26.Pileipellis measuring under 150 µ thick, comprised of mostly repent elements.
Russula albonigra

26.Pileipellis over 200 µ, comprised of interwoven elements.
Russula atrata

27.Growing in western North America.

27.Growing in eastern North America.

28.Cap and stem surfaces smooth; cap sticky when wet; pileipellis elements yellow-brown in KOH or water.
Russula adusta

28.Cap dry and felty; stem surface minutely scaly; pileipellis elements dark brown in KOH or water.
Russula anthracina var. insipida

29.Growing under conifers; cap sticky when wet; pileipellis embedded in gluten.
Russula adusta

29.Growing under hardwoods; cap dry; pileipellis not embedded in gluten.
Russula michiganensis


Beardslee, H. C. (1918). The russulas of North Carolina. Journal of the Elisha Mitchell Scientific Society 33: 147–197.

Burlingham, G. S. (1915). Russula. North American Flora 9: 201–236.

Burlingham, G. S. (1924). Notes on species of Russula. Mycologia 16: 16–23.

Kibby, G. & Fatto, R. (1990). Keys to the species of Russula in northeastern North America. Somerville, NJ: Kibby-Fatto Enterprises. 70 pp.

Peck, C. H. (1906). Report of the state botanist: New York species of Russula. Bulletin of the New York State Museum 116: 67–117.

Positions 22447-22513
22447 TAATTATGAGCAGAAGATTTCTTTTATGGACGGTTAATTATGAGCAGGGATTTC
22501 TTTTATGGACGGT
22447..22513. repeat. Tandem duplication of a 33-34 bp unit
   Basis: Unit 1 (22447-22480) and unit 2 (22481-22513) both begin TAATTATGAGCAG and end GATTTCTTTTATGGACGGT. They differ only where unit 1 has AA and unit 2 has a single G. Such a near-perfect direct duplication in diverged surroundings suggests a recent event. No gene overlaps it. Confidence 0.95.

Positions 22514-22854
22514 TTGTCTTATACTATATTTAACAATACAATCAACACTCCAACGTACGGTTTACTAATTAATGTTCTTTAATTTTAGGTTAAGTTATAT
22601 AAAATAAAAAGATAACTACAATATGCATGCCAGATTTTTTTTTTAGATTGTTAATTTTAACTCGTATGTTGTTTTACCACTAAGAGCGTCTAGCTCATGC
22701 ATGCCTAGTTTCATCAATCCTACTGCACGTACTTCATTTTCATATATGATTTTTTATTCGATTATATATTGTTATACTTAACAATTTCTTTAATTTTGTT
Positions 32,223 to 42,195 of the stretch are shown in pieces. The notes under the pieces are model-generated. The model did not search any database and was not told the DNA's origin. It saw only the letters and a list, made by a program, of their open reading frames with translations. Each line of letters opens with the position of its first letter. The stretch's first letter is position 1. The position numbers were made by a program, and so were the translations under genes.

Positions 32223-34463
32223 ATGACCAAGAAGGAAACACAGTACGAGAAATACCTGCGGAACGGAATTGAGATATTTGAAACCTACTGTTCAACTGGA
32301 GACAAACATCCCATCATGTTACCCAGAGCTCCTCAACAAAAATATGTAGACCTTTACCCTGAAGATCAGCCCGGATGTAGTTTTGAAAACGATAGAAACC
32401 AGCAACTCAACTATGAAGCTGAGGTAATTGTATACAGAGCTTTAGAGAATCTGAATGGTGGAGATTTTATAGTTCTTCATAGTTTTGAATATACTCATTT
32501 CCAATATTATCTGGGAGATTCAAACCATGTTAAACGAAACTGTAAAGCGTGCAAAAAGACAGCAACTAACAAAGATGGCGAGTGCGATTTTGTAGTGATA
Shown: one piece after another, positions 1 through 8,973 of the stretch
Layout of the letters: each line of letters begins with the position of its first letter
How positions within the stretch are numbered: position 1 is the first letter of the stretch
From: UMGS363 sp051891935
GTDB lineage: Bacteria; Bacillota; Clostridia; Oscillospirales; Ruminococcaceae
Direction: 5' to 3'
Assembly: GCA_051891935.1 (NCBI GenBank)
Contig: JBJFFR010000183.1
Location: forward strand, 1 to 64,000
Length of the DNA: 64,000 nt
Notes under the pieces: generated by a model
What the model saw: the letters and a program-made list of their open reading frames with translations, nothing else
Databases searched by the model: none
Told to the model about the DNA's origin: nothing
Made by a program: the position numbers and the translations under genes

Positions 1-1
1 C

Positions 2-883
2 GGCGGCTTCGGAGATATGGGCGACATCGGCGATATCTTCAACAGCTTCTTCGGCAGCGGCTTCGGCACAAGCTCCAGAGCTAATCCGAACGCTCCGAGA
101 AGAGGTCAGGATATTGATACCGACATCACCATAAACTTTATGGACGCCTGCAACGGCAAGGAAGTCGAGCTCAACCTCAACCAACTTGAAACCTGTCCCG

Peck, C. H. (1906). New species of fungi. Bulletin of the Torrey Botanical Club 33: 213–221.

Roberts, C. (2007). Russulas of southern Vancouver Island coastal forests. Doctoral dissertation, University of Victoria. Victoria BC, Canada.

Shaffer, R. L. (1962). The subsection Compactae of Russula. Brittonia 14: 254–284.

Shaffer, R. L. (1970). Notes on the subsection Crassotunicatinae and other species of Russula. Lloydia 33: 49–96.

Thiers, H. D. (1997). New species of Russula from California. Mycotaxon 63: 349–358.

Thiers, H. D. (1997). The Agaricales (gilled fungi) of California 9. Russulaceae I. Russula. Eureka, CA: Mad River P. 158 pp.

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Kuo, M. (2009, March). North American blushing russulas. Retrieved from the MushroomExpert.Com Web site: